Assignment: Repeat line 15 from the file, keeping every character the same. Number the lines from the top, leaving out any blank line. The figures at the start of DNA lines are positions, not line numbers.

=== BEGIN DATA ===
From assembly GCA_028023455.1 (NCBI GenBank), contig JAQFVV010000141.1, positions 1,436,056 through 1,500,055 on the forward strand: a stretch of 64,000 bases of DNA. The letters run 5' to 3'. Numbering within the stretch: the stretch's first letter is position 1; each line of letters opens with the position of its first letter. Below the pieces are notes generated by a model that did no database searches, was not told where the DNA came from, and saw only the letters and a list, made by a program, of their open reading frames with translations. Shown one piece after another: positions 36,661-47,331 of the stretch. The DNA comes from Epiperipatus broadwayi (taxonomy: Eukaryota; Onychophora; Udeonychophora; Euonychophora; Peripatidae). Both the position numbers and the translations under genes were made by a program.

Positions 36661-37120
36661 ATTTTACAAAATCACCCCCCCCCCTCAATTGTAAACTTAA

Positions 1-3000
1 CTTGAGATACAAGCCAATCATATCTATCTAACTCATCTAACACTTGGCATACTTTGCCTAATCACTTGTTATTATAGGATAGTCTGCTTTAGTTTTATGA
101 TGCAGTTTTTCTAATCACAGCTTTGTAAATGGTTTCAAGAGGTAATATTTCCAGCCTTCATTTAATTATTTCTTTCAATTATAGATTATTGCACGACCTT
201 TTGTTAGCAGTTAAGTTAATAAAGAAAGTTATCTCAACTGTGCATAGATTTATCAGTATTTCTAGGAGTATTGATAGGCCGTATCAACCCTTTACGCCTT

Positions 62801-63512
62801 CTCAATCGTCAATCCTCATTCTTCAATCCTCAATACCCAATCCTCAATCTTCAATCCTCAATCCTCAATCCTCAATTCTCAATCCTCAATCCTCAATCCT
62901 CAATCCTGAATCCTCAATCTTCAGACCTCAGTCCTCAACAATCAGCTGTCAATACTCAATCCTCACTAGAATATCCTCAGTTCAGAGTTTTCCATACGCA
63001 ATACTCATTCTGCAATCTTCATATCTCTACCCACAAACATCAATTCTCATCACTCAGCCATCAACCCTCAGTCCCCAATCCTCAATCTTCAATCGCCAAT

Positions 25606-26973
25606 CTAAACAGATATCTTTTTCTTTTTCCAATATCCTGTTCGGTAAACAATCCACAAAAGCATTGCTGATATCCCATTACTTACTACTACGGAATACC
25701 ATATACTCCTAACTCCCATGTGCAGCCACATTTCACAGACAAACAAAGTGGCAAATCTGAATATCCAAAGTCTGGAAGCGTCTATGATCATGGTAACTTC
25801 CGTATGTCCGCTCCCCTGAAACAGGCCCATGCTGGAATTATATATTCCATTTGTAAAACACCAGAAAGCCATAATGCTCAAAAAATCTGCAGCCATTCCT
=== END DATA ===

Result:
25801 CGTATGTCCGCTCCCCTGAAACAGGCCCATGCTGGAATTATATATTCCATTTGTAAAACACCAGAAAGCCATAATGCTCAAAAAATCTGCAGCCATTCCT